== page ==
They’re honestly probably even worse — and certainly more emotionally intrusive — than the similarly ill-conceived ones in Saving Private Ryan.

  13. It’s a rare occurrence, but in his emotional response to BUTTON, I’m completely on board with Lex.

    The Curious Case of Button Malignment will seem weird in a couple decades, when we see the film for the meticulous, haunting rumination that it is.

    And the ending scenes might not have been perfect, but the image at the end sure was close.

  14. The big difference in the posters, of course… is that you don’t hide Brad Pitt’s face with text. As for Jesse Eisenberg… who?

  15. “I mean, I understand them from a Robert McKee-type perspective, but aside from possibly Panic Room, has Fincher ever been known to endorse traditional plotting schemes?”

    I think he’s pretty good at structure usually. In this case, the movie has a fairly natural structure, Ben living his life in reverse. The problem is that the movie chose to try and make him some kind of figure of mystery and, thus, he couldn’t be telling the story himself, so they had to concoct a way to be telling the story. This could be something to do with his supernatural “power”, that they wanted to keep him mysterious. And I’ve heard it said that Hollywood hates period pieces, and thus would’ve pushed to include some modern elements, especially at the beginning.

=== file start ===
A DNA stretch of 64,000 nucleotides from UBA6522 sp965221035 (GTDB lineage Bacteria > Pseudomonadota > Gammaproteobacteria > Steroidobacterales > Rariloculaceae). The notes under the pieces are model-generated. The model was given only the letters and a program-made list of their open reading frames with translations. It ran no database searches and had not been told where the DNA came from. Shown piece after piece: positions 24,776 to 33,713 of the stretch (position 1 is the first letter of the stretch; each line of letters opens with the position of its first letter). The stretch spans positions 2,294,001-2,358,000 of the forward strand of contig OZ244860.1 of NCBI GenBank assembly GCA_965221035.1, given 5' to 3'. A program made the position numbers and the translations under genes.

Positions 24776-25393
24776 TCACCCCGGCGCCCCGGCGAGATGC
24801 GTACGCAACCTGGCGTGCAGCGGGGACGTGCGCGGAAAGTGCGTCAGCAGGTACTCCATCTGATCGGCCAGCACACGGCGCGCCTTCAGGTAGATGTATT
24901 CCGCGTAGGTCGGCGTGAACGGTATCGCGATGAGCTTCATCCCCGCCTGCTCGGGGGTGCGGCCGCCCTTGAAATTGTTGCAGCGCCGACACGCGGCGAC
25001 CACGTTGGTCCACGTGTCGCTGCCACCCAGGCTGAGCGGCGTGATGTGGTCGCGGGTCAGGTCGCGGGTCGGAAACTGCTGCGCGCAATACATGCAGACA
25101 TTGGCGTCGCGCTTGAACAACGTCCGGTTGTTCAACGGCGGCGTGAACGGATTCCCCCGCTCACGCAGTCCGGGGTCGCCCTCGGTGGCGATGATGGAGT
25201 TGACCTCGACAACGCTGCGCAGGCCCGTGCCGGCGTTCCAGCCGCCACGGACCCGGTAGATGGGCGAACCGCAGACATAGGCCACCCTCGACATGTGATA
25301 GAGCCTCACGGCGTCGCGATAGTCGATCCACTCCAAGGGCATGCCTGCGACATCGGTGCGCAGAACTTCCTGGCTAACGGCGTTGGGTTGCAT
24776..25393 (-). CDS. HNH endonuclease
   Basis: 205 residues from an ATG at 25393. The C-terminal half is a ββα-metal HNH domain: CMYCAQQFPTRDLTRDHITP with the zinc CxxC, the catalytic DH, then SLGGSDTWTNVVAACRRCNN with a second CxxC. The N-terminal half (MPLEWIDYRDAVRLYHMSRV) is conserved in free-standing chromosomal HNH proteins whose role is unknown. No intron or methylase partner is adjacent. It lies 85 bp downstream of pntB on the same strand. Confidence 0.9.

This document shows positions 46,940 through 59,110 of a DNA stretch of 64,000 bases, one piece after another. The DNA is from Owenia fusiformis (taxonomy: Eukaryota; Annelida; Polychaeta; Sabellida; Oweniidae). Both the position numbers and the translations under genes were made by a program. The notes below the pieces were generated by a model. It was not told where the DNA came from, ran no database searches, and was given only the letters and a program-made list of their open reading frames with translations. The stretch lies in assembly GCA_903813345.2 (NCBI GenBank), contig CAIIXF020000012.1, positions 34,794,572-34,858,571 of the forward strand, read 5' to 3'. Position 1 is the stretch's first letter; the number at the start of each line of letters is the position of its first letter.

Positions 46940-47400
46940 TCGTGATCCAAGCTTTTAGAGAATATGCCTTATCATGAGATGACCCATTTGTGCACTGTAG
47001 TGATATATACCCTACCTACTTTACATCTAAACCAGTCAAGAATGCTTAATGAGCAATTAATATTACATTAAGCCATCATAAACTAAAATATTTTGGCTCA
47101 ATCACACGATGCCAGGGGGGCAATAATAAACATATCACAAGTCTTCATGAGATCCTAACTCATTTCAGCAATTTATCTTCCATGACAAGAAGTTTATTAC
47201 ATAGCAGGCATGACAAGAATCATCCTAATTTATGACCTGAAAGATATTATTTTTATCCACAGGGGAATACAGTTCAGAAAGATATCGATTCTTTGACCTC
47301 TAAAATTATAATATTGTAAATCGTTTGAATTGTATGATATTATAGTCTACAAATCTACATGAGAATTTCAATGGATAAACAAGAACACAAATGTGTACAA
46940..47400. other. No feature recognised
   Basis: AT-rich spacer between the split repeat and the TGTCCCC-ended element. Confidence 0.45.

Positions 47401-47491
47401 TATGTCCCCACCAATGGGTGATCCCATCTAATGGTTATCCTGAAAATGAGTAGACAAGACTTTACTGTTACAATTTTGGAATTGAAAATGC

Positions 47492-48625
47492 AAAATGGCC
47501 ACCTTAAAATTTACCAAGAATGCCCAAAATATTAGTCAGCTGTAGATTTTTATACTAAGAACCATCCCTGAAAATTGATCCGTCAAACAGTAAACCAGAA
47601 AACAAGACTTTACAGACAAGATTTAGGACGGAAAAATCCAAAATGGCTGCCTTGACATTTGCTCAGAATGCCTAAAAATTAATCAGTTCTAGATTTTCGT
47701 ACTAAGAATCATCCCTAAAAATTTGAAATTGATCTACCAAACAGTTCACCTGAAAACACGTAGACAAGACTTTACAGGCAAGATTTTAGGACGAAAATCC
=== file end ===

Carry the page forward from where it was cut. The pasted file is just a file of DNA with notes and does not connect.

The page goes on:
But I’m inclined to believe that it’s a different Hollywood thing; I have this working theory that Hollywood hates it when a main character dies. They’ll fight it, but it has to happen sometimes. But when it’s intrinsically tied to the story, then they push to have a second main character, someone who will be the actual audience surrogate. Audiences get too sad when the main character dies, so they need to instead have the main character watch as somebody important to them dies. I can kind of see their point — as there is no viewer who can relate to being dead, but plenty who can relate to close friends dying — but I think that ‘audience surrogate’ characters in movies tend to actually distance the audience more; they don’t get as engaged because they can more passively watch as somebody onscreen gets engaged for them.